Furthermore, “gaps” in naturalism is a key prediction of the God hypothesis. Creationism predicts that naturalism will be unable to account for the emergence of energy, matter and life, because they were supernatural events fed in by a designer that is not physical but can create the physical from nothing. And indeed this appears to be precisely what scientist are observing. I know we can never scientifically ascertain the existence or non-existence of a designer per se, but again the whole point of the debate is corroborating as much evidence as possible to see which side the scale will tip, from there we can make an educated decision. My challenge to you and other atheist is to provide what you feel is compelling evidence for a natural and unguided universe. What scientific discoveries have led you to conclude that the universe could have arisen by purely natural processes?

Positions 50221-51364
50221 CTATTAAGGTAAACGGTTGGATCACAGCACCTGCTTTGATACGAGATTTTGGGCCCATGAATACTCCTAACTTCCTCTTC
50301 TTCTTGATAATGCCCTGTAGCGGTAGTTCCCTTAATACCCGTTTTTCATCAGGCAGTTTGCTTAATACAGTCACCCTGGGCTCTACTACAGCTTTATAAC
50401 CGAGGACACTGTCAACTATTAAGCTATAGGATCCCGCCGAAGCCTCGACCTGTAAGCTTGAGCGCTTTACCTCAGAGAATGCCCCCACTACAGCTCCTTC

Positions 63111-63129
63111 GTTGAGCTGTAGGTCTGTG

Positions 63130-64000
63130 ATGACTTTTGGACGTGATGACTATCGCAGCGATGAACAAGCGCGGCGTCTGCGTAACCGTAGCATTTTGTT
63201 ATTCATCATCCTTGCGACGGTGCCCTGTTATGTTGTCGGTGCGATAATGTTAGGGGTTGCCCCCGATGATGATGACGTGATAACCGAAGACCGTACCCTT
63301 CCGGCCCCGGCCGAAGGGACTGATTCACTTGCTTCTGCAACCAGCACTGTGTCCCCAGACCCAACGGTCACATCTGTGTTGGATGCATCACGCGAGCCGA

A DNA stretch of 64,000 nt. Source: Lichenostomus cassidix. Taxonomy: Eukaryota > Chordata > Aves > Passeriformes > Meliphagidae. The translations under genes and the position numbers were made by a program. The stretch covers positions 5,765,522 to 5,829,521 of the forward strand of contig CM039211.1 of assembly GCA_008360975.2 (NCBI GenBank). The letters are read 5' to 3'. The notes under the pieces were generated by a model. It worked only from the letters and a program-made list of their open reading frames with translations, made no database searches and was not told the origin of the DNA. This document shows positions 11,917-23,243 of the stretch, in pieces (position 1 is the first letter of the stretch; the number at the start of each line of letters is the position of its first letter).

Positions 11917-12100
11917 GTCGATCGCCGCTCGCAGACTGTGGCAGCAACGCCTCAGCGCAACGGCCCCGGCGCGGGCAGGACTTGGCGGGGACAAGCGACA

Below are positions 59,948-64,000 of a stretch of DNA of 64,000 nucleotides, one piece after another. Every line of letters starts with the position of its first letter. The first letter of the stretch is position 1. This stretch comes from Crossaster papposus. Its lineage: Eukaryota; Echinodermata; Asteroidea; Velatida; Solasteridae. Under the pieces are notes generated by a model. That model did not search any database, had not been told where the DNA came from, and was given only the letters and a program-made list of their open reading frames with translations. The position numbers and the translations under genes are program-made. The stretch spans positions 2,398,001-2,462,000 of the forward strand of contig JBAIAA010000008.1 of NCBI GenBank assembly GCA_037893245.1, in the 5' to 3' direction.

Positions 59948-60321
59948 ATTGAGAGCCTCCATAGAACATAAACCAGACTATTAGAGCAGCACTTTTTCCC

Perhaps we should focus on this topic first before we try and tackle the argument for the historical evidence of the Christian faith and why I believe the God we find in science is also the God of the Bible.

      Liked by 1 person

  2. Hi Nathanael – ‘Atheism,’ as you noted, is a fairly broad term, so if you don’t mind, I will break your question into a couple of parts:

    I’ll start with a concession. What evidence do I have that there is absolutely no god whatsoever? None. I cannot prove that, and I would never be able to prove that. Depending on the definition of ‘god,’ it’s entirely conceivable that one does exist. The more vague and abstract the notion is (such as the concept of some underlying ‘force’ that ‘governs’ the universe) then the more likely it is.